Amy Cockney Barrett, Lindsey Graham, Supreme Court discussed on Morning Edition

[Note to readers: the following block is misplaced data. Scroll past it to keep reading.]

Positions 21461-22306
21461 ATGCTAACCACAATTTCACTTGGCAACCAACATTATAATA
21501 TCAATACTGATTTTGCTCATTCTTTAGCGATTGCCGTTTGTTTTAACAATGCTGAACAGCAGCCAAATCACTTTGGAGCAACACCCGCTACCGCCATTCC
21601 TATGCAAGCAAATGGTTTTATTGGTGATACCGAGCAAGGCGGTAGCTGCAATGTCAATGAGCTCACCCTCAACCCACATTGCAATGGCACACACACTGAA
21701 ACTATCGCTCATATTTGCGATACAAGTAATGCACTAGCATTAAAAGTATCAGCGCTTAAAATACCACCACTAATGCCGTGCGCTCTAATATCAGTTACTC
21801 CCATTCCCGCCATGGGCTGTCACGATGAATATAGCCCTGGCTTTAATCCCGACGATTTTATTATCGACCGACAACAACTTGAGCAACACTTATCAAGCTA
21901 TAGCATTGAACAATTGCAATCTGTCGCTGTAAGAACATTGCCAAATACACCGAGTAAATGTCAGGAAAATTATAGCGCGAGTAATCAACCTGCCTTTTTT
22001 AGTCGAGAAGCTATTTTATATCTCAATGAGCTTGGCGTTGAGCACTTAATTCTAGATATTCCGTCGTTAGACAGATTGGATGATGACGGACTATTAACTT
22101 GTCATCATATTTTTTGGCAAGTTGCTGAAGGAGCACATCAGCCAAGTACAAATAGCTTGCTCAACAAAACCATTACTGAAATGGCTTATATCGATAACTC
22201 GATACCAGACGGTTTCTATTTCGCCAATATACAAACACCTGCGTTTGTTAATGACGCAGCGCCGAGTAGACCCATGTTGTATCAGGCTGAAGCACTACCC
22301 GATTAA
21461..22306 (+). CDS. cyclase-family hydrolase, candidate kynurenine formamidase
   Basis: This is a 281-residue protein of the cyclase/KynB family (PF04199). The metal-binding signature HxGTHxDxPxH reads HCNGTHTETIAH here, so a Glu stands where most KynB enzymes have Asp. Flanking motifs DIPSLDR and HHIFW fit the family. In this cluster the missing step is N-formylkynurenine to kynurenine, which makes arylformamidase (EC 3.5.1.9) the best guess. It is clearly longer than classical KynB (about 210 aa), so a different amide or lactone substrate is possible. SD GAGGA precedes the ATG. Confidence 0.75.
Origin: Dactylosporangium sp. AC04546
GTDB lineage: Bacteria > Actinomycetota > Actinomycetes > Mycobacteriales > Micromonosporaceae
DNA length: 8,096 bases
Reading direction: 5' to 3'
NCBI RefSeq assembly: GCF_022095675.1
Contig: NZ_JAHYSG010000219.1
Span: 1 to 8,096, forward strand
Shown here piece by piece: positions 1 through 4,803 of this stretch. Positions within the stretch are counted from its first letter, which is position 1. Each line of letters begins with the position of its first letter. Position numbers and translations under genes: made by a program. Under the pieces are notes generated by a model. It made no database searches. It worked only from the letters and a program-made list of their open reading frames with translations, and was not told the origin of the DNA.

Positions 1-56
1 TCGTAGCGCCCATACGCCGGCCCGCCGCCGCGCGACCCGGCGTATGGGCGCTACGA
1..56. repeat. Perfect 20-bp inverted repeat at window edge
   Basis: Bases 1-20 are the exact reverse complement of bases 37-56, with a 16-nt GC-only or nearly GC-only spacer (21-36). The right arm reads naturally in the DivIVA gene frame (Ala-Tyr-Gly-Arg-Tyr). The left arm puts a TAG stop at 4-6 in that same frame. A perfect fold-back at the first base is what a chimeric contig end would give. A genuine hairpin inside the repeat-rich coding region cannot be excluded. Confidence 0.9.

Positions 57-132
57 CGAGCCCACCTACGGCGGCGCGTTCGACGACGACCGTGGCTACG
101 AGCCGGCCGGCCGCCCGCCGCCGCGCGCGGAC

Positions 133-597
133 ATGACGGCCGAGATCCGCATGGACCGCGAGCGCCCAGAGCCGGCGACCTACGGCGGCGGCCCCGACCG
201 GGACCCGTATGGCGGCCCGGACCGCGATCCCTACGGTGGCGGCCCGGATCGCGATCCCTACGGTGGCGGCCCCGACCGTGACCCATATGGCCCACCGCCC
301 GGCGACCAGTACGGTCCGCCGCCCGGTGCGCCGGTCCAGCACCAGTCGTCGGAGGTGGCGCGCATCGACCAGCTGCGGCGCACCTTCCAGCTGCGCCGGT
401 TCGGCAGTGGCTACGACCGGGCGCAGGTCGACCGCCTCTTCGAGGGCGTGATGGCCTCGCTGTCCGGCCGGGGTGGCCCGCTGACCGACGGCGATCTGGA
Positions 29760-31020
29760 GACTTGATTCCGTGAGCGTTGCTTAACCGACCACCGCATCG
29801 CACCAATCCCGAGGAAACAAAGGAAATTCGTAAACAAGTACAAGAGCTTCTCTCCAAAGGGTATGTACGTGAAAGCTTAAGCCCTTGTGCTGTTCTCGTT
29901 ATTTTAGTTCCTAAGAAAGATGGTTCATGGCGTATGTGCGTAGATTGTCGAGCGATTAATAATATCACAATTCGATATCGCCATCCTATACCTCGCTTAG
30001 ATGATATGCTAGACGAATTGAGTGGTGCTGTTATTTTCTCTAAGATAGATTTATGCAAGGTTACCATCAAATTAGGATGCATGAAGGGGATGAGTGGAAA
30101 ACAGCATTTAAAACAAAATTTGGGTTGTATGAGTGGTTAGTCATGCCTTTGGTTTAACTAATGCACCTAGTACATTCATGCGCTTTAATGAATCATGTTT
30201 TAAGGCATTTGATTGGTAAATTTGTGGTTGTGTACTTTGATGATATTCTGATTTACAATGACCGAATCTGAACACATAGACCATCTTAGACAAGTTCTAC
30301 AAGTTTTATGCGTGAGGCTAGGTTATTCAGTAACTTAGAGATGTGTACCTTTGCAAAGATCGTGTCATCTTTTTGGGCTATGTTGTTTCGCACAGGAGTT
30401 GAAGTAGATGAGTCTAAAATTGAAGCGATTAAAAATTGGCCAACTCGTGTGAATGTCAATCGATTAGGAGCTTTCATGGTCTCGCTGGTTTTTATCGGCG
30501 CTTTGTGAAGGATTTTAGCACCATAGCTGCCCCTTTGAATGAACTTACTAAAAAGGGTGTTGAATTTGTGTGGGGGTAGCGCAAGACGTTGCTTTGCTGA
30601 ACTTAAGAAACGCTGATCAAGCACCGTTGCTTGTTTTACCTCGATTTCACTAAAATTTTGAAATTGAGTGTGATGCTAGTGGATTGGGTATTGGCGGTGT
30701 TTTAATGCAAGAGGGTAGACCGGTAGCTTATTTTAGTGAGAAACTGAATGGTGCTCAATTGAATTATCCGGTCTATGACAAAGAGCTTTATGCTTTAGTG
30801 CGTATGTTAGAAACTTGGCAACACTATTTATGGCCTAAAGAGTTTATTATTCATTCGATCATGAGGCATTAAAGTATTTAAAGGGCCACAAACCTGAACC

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A great way to take advantage of an extra little thank you gift from us and know that the main reason that you're calling and supporting W C is because you know that's the way it works. Individual listener contributions are so essential to making everything work here. A w N Y c. We thank you for listening. We thank you very much for your support. Here's that number again, 888376969 to or you can give at w n y c dot org's and thanks It's morning edition from NPR News. I'm Steve Inskeep, and I'm no well King. Good morning. The Senate Judiciary Committee will vote today on the nomination of Amy Cockney Barrett. But Democrats won't be their Senate minority leader Tuck, Schumer says they'll boycott Because this has been the most rushed, most partisan and least legitimate process in the history of Supreme Court nominations, Judiciary members will boycott the markup and not provide the quorum that is required. Committee chairman Lindsey Graham says they'll just go ahead without the Democrats. She deserves a vote, he said of Judge Barrett. NPR's Kelsey Snell has been covering this. Good morning, Kelsey. Good morning. So if the boycott isn't going to do anything, or change the outcome, what do the Democrats China cheap while they're trying to send a message that they don't support the process, and they say that the winner of the presidential election should choose the next Supreme Court justice? It's what they've been saying all along, and they also said that they're kind of refusing to participate in approving bear. They don't want to be part of the process. Of getting her over the line and on to the Supreme Court. You know, they say that they'll deny the committee unnecessary quorum to vote. But they're also doing some corrective work after progressive activists were angry that Democrats didn't do more to stop Parrots nomination or are you no calls a protest? During the process where they were, you know, asking her questions and through the whole hearing that happened the previous week. They also, you know the there was also a time when progresses were taking issue with the committee's top Democrat, Dianne Feinstein. She hugged Chairman Lindsey Graham at the end of Barrett's questioning and was complimenting him on how he ran the hearings. And that really upset a lot of people on the far left of the party. And you know people who are advocating for a more progressive Supreme court, and there's been pressure for Feinstein to step down. Until Republicans response is basically okay, guys, do you? Yeah, Basically, they've just dismissed. All of this is a stunt, Graham says they'll move ahead with the vote anyway. Even without the Democrats, you know that may require him to move to go around the rule that that seems to require to members of the minority party to be present for committee business. But Graham was really undeterred yesterday when he was asked about it. He said the vote will go on. He issued a statement saying it's the democratschoice not to attend. But he believes it does a disservice to Baird, who deserves an up or down vote. And you know his his committee put out some additional information that we know that they see at least seven occasions where the committee has done business or held over nominees with just a majority without that. A minimum of members from the minority party. Now that's interesting. So so at the end of the day, what does this all ultimately mean for Barrett's nomination, you know, it really doesn't seem like it'll mean all that much. Even some Democratic aides. I spoke to privately acknowledged that this boycott will ultimately have no impact on the process or her confirmation. If Graham decides to go around the rules and say that it's okay anyway. No Republicans had the vote for any qualified nominee before Barrett's name was even announced. You have Republicans coming out and saying that they would support anybody and they spent the hearings establishing her qualification will be hard for them to see how they'll lose any Republicans. Really aside from the few people who already said they wouldn't vote on the nomination this close to the election, Senate Majority Leader Mitch McConnell said the final vote will happen on Monday. And this then it will be in session this weekend to complete procedural work to make sure that that can happen. But this does all remain a political gamble control. The Senate is in the balance this election and moving ahead with this nomination really does risk angering voters who have already been turned off by the GOP under Trump. It could also energize loyal Republicans and inspire them to vote by reminding them What's at stake with the control of the Senate. NPR's Kelsey's now Thanks, Kelsey. Thank you. How concerned should we be about the possibility of political violence After Election Day? Some experts are watching online chatter and see some people arguing for people to show up. Armed at the polls. NPR's Tim Mak has more Far right Militia style groups are busy this year. Their numbers are growing, their online cheddar is increasing and their threats are becoming more specific. Megan Squire is a computer science professor at Elon University who studies right wing extremism and online spaces. I would say the heat In the conversations that I observed, the heat is higher. The vitriol is greater. A mosaic of groups on the far right with different goals. Agree on one thing. That President Trump can only lose if the election is rigged. Hempton stall is the founder of Militia Watch. Ah blogged that tracks the right wing militia movement. So there's circulation of rumors of left wing. Intervention at the polls air in the election, which has led to individuals and militia groups, discussing primarily showing up armed at the poles to see if there's anything suspicious or what they deem suspicious. A patchwork of federal and state laws against voter intimidation exists to protect the process. And voting rights activists say that even if there is an increased risk of militia activity, it is important to keep it in perspective. The risk, says Jerry Hubert of the Campaign Legal Center is that people may be afraid to go to the polls. If there's too much hype around militia rhetoric is designed to maybe keep people from showing up because they fear that there might be some activity when in fact, it's just a chilling commentary, But the commentary in planning is getting harder to track online. Cassie Miller, a senior research analyst at the Southern Poverty Law Center, says that while Facebook and Twitter have cracked down on these groups, they've moved the conversation to other places. You know, it becomes a lot harder for people like me and my colleagues to track them because we watched them kind of splinter and other places, other places like fringe social media networks that are more permissive of their content. And to discussion boards where militia members can meet and organize. It's hard to predict how much online threats could spill into real world violence, but there are efforts to assess the risk of militia activity. AC led a crisis mapping project teamed up with militia watch to map out potential hot spots for malicious style activities around the elections. The report, exclusively obtained by NPR looks at states where militias have had recruitment drives and training. Where they have cultivated relationships with law enforcement.